REVIEW: Jayne’s Reading List
The Fox & the Little Tanuki, Vol. 1 by Mi Tagawa
Long ago, the gods granted a few special animals great powers… but not all those animals used their magical abilities for good!
Senzou the Fox Spirit in particular grew too brash and arrogant, abusing his strength until the gods imprisoned him for his bad behavior. Three hundred years later, he’s finally been released, but only on one condition — he can’t have his any of his abilities back until he successfully helps a tanuki cub named Manpachi become an assistant to the gods.
Unfortunately for Senzou, there’s no cheating when it comes to completing his task! The magic beads around his neck make sure he can’t wander too far from his charge or shirk his duties, and so… Senzou the once-great Fox Spirit must now figure out how to be an actually-great babysitter to a mischievous little tanuki or risk being stuck without his powers forever!
A Note From the Publisher
– cute, charming art and a mostly-animal cast is reminiscent of a Disney-eque style – calls back to legends and fables, including the archetype of the sneaky fox that is familiar to many – a cross-cultural story that is perfect for anyone interested in learning more about the culture and folklore of Japan
It was the adorable cover that caught my eye for this manga volume. Having read a few manga stories and books about Japanese mythology, I wasn’t totally lost while reading this. The book is read from front to back but the panels are arranged to read from right to left. There is a sample page at the end of the book (to warn seasoned manga readers) with directions and example panels (for manga newbies) to explain this.
I learned a lot about different beings in Japanese mythology and had fun doing it. The art is cute and, as a note from the publisher stated, a bit more Disney-fied. Manpachi the tanuki is darling enough that I want to pluck him from the pages and spend days cuddling him. Senzou the black fox is a bit more than mere crusty and curmudgeonly with his behavior quickly explaining why the Sun Goddess has to coerce his acceptance of his role in protecting and training Manpachi.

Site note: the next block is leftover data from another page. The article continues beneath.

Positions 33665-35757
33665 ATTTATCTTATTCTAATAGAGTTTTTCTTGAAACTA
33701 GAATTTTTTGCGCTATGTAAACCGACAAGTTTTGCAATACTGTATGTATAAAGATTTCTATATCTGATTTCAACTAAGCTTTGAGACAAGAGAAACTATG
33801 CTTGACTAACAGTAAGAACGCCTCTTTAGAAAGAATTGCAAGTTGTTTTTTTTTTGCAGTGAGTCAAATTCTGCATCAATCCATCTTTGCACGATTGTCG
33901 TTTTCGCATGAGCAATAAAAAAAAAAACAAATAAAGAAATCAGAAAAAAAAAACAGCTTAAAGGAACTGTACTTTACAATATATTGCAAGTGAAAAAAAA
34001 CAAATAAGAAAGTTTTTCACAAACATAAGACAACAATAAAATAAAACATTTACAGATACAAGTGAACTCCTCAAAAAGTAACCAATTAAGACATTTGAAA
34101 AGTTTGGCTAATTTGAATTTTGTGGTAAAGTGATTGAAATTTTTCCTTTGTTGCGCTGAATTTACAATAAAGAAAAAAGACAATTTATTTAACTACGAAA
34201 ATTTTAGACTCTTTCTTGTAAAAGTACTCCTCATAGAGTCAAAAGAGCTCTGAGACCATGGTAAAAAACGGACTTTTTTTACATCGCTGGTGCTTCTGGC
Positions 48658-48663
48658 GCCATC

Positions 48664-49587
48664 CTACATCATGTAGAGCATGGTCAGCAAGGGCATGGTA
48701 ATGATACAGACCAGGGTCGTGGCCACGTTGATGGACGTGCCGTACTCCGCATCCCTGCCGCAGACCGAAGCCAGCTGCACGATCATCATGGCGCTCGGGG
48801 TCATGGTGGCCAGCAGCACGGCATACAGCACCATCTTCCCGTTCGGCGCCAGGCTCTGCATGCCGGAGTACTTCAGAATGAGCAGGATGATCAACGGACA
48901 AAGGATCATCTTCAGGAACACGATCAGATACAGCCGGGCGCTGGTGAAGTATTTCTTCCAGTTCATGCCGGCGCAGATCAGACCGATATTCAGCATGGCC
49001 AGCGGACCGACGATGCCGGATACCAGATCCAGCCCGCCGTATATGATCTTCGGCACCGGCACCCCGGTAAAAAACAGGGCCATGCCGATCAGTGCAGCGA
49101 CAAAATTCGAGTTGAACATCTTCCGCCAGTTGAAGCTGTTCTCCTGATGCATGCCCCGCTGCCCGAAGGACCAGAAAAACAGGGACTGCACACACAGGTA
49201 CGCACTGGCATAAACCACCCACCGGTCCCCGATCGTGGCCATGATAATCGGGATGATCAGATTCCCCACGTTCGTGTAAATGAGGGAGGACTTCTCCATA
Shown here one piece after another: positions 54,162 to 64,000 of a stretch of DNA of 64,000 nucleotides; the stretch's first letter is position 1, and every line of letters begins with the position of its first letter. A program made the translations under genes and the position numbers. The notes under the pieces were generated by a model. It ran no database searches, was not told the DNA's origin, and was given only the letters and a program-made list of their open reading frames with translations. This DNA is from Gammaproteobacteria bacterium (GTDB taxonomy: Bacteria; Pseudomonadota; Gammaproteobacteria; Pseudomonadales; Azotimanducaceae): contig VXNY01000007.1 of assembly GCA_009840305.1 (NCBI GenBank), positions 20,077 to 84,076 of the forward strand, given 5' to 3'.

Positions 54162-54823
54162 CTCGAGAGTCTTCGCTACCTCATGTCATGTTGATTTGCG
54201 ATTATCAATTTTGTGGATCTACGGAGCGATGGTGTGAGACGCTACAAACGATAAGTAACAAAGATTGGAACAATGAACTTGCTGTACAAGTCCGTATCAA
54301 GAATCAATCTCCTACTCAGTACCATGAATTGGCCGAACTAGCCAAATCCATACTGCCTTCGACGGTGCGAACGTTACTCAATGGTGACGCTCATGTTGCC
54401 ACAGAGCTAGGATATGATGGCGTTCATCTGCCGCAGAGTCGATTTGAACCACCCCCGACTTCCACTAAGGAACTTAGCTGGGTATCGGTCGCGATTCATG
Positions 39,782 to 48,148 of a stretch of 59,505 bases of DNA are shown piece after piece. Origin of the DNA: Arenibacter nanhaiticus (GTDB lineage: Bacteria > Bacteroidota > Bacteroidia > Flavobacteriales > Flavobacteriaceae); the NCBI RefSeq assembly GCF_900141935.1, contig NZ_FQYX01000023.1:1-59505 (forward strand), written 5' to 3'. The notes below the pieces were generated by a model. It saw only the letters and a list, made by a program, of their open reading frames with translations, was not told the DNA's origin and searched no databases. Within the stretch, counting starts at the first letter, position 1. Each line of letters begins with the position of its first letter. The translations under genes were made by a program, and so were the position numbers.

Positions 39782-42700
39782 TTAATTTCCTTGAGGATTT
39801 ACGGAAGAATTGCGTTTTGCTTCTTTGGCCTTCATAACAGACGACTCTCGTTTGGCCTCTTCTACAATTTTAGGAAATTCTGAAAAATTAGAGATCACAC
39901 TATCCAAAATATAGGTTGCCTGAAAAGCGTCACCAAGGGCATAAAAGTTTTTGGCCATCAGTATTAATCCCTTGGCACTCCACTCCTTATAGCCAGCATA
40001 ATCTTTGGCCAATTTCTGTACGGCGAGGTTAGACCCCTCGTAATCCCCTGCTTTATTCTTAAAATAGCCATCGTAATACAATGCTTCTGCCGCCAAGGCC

But while the characters and roles are fairly adequately explained, sometimes the action as drawn was hard to follow. The title told me that this wouldn’t be the entire story but I still felt that the action stopped too suddenly even for a cliffhanger. I’m not sure I’m invested in the story enough to buy the second volume but I’d read it from the library. B-
Thinking Inside the Box by Adrienne Raphel
A delightful, erudite, and immersive exploration of the crossword puzzle and its fascinating history by a brilliant young writer
Almost as soon as it appeared, the crossword puzzle had already become indispensable to our lives. Invented practically by accident in 1913, when a newspaper editor at the New York World was casting around for something to fill empty column space, it became a roaring commercial success practically overnight. Ever since then, the humble puzzle—consisting of a grid of blank squares in which solvers write answers in response to clues—has been an essential ingredient of any newspaper worth its salt. The puzzle’s daily devotees include everyone from subway riders looking to pass the time to cultural icons such as Martha Stewart, Bill Clinton, and Yo-Yo Ma.
Today, its popularity is greater than ever, even as the media world has undergone a perilous digital transformation. But why, exactly, are the crossword’s satisfactions so sweet that it is a fixture of breakfast tables, nightstands, and commutes, and has even given rise to competitive crossword tournaments? There are mysteries beyond the clues.
Blending first-person reporting from the world of crosswords with a delightful telling of its rich literary history, Adrienne Raphel dives into the secrets of this classic pastime.
At the annual American Crossword Puzzle Tournament, she rubs shoulders with elite solvers of the world; aboard a crossword- themed cruise, she picks the brains of the enthusiasts whose idea of a good time is a week on the high seas with nothing but crosswords to do; and, visiting the home and office of Will Shortz, New York Times crossword editor and NPR’s official “Puzzlemaster,” she goes behind the scenes to see for herself how America”s gold standard of puzzles is made.